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Life Health > Long-Term Care Planning

Consumer Reps Say Advisors Need Clients' LTC Insurance Rate-Hike Info

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What You Need to Know

  • Brenda Cude and Bonnie Burns interviewed financial planners to learn how their clients are affected by LTCI rate hikes.
  • When faced with massive LTCI premium increases, many advisors feel that clients are not presented with a full range of possible solutions.
  • Cude and Burns suggested that consumers should be able to authorize the release of policy-specific information to their chosen advisors.

Long-term care insurance issuers should give financial advisors more help with serving clients affected by LTCI rate hikes, consumer representatives told state insurance regulators Friday.

Brenda Cude and Bonnie Burns reported to members of the Long-Term Care Insurance Task Force, an arm of the National Association of Insurance Commissioners on the findings of their interviews with 14 financial planners. All said they would prefer to see typical clients agree to pay the higher premium, rather than dropping the coverage or accepting any “reduced benefit option” proposals offered.

But “sources of expert help are limited,” the consumer reps said, according to a presentation slidedeck included in an NAIC meeting packet. “Typically, the insurance agent who sold the policy isn’t available, and other professionals can’t get information from the insurance company.”

Part of the solution could involve requiring insurers to let consumers authorize the release of policy-specific information to their chosen advisors, Cude and Burns said.

What It Means

If you have concerns about some of the LTCI premium increase notices your clients have been getting, you have company.

The History

Insurers began offering nursing home-only coverage in the United States in the 1960s, when long-term care costs were much lower than they are today.

Insurers began to expand sales dramatically in the 1980s and 1990s. They began to offer more generous policies, which covered home care and assisted living facility stays as well as nursing home care, and they encouraged consumers to buy 5% annual compound inflation protection.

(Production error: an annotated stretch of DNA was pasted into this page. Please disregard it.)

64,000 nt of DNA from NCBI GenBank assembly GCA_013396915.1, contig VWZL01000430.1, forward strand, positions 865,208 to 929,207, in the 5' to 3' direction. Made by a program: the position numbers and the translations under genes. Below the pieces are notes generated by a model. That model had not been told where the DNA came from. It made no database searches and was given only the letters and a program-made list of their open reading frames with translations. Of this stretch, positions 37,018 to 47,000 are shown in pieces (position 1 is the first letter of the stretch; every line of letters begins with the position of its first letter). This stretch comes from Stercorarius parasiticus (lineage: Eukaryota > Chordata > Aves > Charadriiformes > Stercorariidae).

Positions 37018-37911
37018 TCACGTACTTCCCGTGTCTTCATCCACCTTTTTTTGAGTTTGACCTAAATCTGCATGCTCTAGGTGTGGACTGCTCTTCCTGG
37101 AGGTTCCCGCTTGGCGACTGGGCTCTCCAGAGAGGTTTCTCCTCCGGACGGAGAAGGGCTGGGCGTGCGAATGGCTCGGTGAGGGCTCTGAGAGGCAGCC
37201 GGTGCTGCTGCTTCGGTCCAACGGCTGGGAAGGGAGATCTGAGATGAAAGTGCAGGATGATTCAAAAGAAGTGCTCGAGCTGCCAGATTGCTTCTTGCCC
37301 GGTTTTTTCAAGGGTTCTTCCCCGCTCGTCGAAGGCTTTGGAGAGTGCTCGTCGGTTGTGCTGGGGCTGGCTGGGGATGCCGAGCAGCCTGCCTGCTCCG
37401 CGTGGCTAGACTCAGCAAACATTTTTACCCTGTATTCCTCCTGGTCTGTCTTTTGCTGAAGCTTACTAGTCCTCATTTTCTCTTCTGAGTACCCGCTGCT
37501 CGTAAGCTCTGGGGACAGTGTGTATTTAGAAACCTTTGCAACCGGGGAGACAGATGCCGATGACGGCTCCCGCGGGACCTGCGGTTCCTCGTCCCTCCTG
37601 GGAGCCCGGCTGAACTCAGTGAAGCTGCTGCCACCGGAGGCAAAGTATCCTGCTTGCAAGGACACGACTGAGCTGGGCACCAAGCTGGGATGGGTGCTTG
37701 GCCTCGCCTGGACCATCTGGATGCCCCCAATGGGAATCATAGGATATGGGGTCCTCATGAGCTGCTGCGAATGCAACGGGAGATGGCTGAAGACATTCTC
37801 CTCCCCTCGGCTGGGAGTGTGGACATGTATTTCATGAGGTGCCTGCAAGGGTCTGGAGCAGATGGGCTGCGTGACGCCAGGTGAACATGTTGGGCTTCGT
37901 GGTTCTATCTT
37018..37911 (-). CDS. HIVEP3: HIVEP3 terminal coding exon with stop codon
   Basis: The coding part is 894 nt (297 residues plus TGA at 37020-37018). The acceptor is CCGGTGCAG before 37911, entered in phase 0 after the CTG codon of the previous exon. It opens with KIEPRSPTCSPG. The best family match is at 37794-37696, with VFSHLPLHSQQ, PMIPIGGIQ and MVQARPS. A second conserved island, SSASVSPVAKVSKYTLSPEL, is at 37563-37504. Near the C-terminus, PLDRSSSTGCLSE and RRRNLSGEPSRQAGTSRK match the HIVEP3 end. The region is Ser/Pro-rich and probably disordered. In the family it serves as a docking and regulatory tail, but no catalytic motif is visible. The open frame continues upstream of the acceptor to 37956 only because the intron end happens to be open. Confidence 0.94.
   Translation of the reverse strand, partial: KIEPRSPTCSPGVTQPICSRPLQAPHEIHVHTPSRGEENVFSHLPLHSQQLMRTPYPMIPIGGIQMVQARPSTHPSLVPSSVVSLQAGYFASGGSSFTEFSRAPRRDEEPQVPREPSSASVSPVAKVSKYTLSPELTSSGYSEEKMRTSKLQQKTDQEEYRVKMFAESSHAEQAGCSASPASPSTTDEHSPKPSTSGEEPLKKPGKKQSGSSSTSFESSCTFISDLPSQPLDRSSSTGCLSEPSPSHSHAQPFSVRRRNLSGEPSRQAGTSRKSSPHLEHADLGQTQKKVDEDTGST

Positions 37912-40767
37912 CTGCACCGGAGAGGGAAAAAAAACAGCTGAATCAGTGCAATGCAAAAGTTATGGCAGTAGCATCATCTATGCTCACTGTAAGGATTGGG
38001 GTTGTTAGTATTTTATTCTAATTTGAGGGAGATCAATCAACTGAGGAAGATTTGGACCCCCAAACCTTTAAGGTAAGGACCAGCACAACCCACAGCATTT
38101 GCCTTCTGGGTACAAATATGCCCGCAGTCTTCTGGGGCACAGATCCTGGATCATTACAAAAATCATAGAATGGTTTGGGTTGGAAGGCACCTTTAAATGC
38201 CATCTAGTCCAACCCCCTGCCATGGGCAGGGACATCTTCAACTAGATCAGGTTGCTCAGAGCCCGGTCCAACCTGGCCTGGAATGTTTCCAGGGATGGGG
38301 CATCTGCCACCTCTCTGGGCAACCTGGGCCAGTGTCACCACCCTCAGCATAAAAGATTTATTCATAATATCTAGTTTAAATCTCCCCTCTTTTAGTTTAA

They turned out to be overly optimistic about almost every factor used in pricing, including how faithfully consumers would keep coverage in place, how often insureds would use their coverage, and how much interest they would earn on the bond portfolios supporting the benefits obligations.

The result has been insurers sending policyholders waves of notices of premium increases of 100% or more.

Regulators have required issuers to exempt some very old policyholders from the increases, and they have started to encourage or require issuers to offer affected consumers reduced benefit options, such as the elimination of inflation protection features, to eliminate or cut the premium increases.

The NAIC, a group for state insurance regulators, has set up the Long-Term Care Insurance Task Force to address concerns about some issuers’ solvency and concerns about the affected policyholders.

The Consumer Reps

The NAIC’s team of liaisons speaks for consumer interests in NAIC proceedings. The NAIC pays the travel expenses for some of the liaisons and calls them funded consumer liaisons.

Burns is a funded rep, as well as a training and health policy specialist with California Health Advocates. She trains people who help California residents with health coverage questions.

Cude is also a funded rep and a professor emeritus at the University of Georgia. She has been conducting personal finance research since 1976.

How Financial Advisors View LTCI Rate Hikes

Cude and Burns delivered their findings at a session of the Long-Term Care Insurance Task Force, which met in Portland, Oregon, at the NAIC’s summer meeting.

The reps noted that based their findings on qualitative research, without polling a representative sample of all financial planners.

The planners they did talk to reported that the average consumer who gets an LTCI rate hike notice is about 75, has paid the same premium for years and has only a vague of what the policy covers.

The planners said that insurers should have absorbed more of the extra costs.

From the planners’ perspective, the LTCI premium increase notices often seem to create a false sense of urgency, use wording that entices policyholders into dropping their coverage, and presents specified reduced benefit options as the only options for reducing the premium increases, not examples of possible solutions.

The reps suggested that the NAIC should develop a system that can tailor LTCI rate hike notices and reduced benefit option proposals to fit each policyholder’s situation.

(Image: Diego M. Radzinschi/ALM)


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